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Autonomic Computing

Autonomic Computing
The system makes decisions on its own, using high-level policies; it will constantly check and optimize its status and automatically adapt itself to changing conditions. An autonomic computing framework is composed of autonomic components (AC) interacting with each other. An AC can be modeled in terms of two main control loops (local and global) with sensors (for self-monitoring), effectors (for self-adjustment), knowledge and planner/adapter for exploiting policies based on self- and environment awareness. Driven by such vision, a variety of architectural frameworks based on “self-regulating” autonomic components has been recently proposed. A very similar trend has recently characterized significant research in the area of multi-agent systems. Autonomy-oriented computation is a paradigm proposed by Jiming Liu in 2001 that uses artificial systems imitating social animals' collective behaviours to solve difficult computational problems. Problem of growing complexity[edit] Automatic Aware Related:  Artificial Intelligence

Artificial consciousness Artificial consciousness (AC), also known as machine consciousness (MC) or synthetic consciousness (Gamez 2008; Reggia 2013), is a field related to artificial intelligence and cognitive robotics whose aim is to "define that which would have to be synthesized were consciousness to be found in an engineered artifact" (Aleksander 1995). Neuroscience hypothesizes that consciousness is generated by the interoperation of various parts of the brain, called the neural correlates of consciousness or NCC. Proponents of AC believe it is possible to construct machines (e.g., computer systems) that can emulate this NCC interoperation. Artificial consciousness can be viewed as an extension to artificial intelligence, assuming that the notion of intelligence in its commonly used sense is too narrow to include all aspects of consciousness. Philosophical views of artificial consciousness[edit] As there are many designations of consciousness, there are many potential types of AC. 61. Awareness Learning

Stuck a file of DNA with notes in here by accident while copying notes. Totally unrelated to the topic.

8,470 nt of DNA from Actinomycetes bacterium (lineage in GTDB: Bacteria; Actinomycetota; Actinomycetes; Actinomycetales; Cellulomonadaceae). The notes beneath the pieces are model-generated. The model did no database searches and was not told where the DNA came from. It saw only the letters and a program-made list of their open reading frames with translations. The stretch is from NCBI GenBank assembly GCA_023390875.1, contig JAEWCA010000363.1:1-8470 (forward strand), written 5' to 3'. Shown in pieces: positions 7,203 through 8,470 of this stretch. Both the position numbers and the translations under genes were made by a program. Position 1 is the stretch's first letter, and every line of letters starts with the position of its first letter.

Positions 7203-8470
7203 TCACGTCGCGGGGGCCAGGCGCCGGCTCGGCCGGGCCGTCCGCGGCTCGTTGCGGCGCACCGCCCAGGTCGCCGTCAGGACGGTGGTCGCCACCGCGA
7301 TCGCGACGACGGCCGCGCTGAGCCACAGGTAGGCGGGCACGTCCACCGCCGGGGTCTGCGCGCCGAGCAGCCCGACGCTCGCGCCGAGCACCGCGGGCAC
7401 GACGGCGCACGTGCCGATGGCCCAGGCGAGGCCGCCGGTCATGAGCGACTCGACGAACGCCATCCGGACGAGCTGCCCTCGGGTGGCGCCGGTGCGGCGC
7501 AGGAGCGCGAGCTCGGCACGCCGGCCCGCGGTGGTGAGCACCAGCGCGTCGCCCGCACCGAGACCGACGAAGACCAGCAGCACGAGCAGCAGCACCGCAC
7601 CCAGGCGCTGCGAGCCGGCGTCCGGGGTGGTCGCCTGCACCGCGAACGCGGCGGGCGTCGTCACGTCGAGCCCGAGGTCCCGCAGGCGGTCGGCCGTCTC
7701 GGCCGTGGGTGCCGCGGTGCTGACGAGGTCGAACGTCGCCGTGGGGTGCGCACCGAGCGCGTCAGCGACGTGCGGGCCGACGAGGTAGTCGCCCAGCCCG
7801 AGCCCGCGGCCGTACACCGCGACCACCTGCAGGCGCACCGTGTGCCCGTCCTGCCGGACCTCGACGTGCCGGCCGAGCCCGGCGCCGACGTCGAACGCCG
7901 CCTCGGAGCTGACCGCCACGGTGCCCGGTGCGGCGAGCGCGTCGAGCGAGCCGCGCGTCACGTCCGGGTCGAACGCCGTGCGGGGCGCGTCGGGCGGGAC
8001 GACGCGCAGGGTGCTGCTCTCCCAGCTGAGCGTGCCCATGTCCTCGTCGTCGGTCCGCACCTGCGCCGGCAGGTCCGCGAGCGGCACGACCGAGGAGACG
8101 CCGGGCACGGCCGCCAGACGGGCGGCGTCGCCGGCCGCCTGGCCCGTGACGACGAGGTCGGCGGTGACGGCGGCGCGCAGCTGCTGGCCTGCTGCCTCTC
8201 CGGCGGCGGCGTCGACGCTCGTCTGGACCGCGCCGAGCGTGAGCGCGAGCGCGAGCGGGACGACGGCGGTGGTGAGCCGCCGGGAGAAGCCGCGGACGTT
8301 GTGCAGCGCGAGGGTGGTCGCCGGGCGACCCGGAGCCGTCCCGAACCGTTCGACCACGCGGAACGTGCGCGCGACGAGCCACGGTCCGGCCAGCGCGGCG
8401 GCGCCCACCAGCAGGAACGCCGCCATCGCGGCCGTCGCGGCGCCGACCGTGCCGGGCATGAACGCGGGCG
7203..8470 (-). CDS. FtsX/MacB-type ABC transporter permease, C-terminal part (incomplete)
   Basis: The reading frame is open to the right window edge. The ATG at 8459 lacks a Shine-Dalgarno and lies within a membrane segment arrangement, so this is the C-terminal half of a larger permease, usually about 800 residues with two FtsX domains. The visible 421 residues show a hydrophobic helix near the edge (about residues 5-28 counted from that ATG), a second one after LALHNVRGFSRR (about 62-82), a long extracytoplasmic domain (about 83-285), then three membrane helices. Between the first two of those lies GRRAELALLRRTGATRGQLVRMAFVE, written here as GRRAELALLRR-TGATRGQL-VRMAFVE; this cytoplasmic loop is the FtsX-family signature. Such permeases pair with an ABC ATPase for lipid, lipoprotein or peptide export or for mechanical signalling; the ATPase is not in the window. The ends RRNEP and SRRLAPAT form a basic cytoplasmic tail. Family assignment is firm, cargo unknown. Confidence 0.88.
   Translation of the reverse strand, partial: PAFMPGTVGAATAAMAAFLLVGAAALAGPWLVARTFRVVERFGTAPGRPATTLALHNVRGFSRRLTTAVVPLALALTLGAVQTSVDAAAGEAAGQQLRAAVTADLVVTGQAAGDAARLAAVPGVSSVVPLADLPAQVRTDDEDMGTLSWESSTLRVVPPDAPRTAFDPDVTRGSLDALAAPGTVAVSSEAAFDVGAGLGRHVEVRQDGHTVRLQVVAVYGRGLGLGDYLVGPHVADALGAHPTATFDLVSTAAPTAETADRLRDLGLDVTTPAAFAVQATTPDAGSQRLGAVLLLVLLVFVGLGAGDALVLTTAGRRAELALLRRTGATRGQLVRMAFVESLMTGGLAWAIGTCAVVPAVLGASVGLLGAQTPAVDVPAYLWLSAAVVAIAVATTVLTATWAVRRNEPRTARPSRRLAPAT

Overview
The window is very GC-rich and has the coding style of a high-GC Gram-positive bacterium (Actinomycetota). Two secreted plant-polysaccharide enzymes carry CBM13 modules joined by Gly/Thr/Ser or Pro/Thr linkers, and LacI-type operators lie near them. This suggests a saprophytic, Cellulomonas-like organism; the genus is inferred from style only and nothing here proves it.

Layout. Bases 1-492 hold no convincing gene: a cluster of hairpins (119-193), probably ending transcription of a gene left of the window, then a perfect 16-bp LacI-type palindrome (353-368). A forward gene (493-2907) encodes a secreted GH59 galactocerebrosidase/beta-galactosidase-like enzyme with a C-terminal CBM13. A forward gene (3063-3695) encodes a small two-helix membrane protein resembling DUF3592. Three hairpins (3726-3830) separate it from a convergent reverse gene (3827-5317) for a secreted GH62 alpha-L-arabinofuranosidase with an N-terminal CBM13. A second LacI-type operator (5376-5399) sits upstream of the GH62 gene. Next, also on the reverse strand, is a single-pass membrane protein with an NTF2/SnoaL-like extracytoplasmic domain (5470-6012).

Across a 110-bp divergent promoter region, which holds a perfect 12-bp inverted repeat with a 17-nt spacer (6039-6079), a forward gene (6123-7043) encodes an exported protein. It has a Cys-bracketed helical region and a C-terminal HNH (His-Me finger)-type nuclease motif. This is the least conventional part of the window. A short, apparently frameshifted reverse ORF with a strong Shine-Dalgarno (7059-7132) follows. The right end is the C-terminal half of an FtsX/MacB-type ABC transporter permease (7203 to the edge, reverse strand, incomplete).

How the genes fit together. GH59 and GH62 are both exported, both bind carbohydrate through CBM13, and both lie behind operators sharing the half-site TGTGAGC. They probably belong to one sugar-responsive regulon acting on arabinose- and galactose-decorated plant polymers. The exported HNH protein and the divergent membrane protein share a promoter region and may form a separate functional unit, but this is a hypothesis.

Machine learning Machine learning is a subfield of computer science[1] that evolved from the study of pattern recognition and computational learning theory in artificial intelligence.[1] Machine learning explores the construction and study of algorithms that can learn from and make predictions on data.[2] Such algorithms operate by building a model from example inputs in order to make data-driven predictions or decisions,[3]:2 rather than following strictly static program instructions. Machine learning is closely related to and often overlaps with computational statistics; a discipline that also specializes in prediction-making. It has strong ties to mathematical optimization, which deliver methods, theory and application domains to the field. Machine learning is employed in a range of computing tasks where designing and programming explicit, rule-based algorithms is infeasible. Overview[edit] Tom M. Types of problems and tasks[edit] History and relationships to other fields[edit] Theory[edit]

Autonomous agent An autonomous agent is an intelligent agent operating on an owner's behalf but without any interference of that ownership entity. An intelligent agent, however appears according to a multiply cited statement in a no longer accessible IBM white paper as follows: Intelligent agents are software entities that carry out some set of operations on behalf of a user or another program with some degree of independence or autonomy, and in so doing, employ some knowledge or representation of the user's goals or desires. Non-biological examples include intelligent agents, autonomous robots, and various software agents, including artificial life agents, and many computer viruses. Biological examples are not yet defined. References[edit] External links[edit] See also[edit]

Computational learning theory In theoretical computer science, computational learning theory is a mathematical field related to the analysis of machine learning algorithms. Overview[edit] Theoretical results in machine learning mainly deal with a type of inductive learning called supervised learning. In supervised learning, an algorithm is given samples that are labeled in some useful way. For example, the samples might be descriptions of mushrooms, and the labels could be whether or not the mushrooms are edible. The algorithm takes these previously labeled samples and uses them to induce a classifier. In addition to performance bounds, computational learning theorists study the time complexity and feasibility of learning. Positive results – Showing that a certain class of functions is learnable in polynomial time.Negative results – Showing that certain classes cannot be learned in polynomial time. Negative results often rely on commonly believed, but yet unproven assumptions, such as: See also[edit] References[edit] V.